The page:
Mayor Nutter Sends Letter To Philadelphia Ethics Board Urging Clarification In William Penn Foundation Rhubarb

williampennlogoPreviously, we reported that in the face of an ethics complaint against them for hiring a consulting firm to lobby the School District of Philadelphia around a controversial plan to restructure public education in Philadelphia, The William Penn Foundation has taken their ball and gone home, suspending their grant-making services to city agencies. This decision by the foundation has caused such ethical, legal and procedural confusion that today Mayor Nutter sent a letter to the Philadelphia Ethics Board, asking it to issue a statement that would resolve concerns raised by the William Penn Foundation in connection with the City’s lobbying registration and reporting ordinance and grant making by non-profits like the Foundation. The Nutter Administration’s position as noted in the letter is that “Grant making by foundations and other philanthropic organizations…is not lobbying.”

I write to urge the Board of Ethics, which regulates and enforces the City’s lobbying ordinance, to clarify that the ordinance does not apply to grants that are made at the request of City Departments or City-related agencies … Funders should not be deterred from continuing their support because of any confusion that their grants constitute lobbying.

The Mayor’s letter to the Ethics Board was in response to a Feb. 7 letter from the William Penn Foundation to the Mayor’s Fund for Philadelphia, Inc., a non-profit that advances the Mayor’s goals for the City through public-private partnerships. The Foundation said it was suspending new grant making to City-related agencies due to perceived uncertainties related to the lobbying ordinance and its grant making activity. And specifically, the Foundation said it was not able to support “at this time” a grant request from the City for funding the initial design phase of the proposed Bartram’s Mile Riverfront Trail and Park, a proposal supported by the City’s Department of Parks and Recreation.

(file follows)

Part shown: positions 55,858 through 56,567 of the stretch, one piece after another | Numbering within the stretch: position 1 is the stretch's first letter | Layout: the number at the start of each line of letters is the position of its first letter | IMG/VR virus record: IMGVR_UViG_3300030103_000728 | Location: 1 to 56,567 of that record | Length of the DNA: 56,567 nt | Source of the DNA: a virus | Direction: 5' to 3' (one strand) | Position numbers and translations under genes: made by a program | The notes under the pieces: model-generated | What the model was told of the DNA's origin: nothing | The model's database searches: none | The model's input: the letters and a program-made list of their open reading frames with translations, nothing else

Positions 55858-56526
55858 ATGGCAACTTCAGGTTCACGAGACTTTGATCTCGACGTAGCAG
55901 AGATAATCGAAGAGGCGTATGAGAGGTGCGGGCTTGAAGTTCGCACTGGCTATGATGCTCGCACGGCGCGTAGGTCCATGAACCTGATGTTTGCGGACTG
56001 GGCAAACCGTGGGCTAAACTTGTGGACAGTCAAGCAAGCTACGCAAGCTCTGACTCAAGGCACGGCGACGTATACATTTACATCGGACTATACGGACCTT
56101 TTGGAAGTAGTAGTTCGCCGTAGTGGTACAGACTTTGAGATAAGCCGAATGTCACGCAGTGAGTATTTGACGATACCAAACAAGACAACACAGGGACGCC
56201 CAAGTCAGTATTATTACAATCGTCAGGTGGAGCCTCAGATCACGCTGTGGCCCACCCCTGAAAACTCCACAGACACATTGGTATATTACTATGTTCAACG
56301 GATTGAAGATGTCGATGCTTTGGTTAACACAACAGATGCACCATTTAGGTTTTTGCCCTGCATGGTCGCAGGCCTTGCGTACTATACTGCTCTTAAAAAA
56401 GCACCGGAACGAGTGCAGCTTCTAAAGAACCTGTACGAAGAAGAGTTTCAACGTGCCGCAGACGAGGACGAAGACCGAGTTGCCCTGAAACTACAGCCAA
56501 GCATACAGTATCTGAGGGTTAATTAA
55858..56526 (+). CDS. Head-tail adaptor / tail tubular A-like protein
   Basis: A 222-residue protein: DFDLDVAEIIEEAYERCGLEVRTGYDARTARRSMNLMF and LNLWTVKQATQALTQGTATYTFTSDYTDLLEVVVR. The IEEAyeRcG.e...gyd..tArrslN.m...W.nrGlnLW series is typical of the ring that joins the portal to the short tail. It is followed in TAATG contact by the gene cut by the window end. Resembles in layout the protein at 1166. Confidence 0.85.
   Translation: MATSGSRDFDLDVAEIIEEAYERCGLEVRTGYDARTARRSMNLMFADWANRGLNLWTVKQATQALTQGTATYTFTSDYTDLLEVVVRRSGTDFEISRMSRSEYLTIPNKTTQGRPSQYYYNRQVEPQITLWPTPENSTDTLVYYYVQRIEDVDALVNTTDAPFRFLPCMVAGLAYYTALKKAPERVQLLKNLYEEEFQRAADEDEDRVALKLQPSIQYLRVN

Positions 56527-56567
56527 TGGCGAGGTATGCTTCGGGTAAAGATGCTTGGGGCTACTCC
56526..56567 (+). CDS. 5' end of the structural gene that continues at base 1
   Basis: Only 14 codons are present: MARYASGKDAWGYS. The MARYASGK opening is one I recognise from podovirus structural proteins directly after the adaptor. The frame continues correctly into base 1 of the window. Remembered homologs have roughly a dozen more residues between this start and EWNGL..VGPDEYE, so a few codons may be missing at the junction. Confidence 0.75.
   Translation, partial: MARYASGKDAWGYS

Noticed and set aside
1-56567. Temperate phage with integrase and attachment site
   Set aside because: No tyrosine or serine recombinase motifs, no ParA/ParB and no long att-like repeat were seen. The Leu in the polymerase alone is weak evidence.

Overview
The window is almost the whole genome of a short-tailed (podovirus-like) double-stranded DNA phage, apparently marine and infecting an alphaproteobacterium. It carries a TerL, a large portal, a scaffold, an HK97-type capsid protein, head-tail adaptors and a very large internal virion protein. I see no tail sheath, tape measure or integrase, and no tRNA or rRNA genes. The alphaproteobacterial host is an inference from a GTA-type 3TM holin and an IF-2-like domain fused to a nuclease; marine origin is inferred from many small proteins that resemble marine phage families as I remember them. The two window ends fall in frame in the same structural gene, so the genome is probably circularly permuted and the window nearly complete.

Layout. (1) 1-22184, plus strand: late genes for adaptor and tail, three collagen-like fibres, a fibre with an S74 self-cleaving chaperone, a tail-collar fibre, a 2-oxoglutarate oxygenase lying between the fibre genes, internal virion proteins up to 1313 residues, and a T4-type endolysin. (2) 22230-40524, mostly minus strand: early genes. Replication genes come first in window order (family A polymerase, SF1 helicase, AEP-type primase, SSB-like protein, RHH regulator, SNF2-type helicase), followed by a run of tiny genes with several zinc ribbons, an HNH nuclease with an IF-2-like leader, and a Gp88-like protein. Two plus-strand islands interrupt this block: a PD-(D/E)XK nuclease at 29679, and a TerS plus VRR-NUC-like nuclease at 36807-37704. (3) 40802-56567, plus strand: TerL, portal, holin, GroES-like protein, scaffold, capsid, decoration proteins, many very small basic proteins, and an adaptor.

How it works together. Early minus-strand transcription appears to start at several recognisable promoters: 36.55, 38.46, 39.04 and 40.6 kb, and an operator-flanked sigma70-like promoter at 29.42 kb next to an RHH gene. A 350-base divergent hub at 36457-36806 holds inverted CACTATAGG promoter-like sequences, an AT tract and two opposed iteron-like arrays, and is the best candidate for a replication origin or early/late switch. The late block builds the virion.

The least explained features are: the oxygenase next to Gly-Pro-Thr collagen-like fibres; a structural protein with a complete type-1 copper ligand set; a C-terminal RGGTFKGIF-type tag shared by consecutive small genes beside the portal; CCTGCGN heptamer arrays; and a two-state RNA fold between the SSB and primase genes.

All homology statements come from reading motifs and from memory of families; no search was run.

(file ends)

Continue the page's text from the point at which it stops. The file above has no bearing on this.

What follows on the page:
The Mayor wants to make sure that the Foundation’s decision doesn’t “chill grant-making” to the city and the city-related agencies.” PEB Executive Director, J.Shane Creamer Jr. will present the City’s request at the board meeting Wednesday February, 20th at 1PM, along with a staff proposed response.

  • http://twitter.com/ParentsUnitedPA Helen Gym

    We don’t generally have an issue with the Mayor’s request that the Ethics Board clarifies that grants given to city agencies which request those funds does not constitute lobbying. Our lobbying complaint has nothing to do with this concern. We are nothing but supportive of the important and responsible philanthropy the William Penn Foundation has practiced for years. In fact, if the Foundation had funded the District directly we don’t feel we would have had much legal basis for our complaint.

    But WPF, in the complaint we filed with the Ethics Board, did nothing of the sort. They solicited millions of dollars from private donors, drew up a list of predetermined “contract deliverables” like specifying 60 schools for closure and massive charter expansion, then went and hired the Boston Consulting Group which was paid for and answered to the William Penn Foundation. It is those actions we believe that merit a review by the Ethics Board about whether they constitute lobbying.

    It’s worth noting that Philadelphia was the last major city in the U.S. to adopt a lobbying disclosure ordinance. Our complaint is the first challenge brought under that ordinance which only went into effect last January. We hope that WPF’s heavy-handed response won’t distract or deter the Ethics Board from a fair and impartial review of the merits of our complaint and from determining the important and necessary boundaries of the city’s new lobbying law.

    Thanks for paying attention to this issue, Philebrity!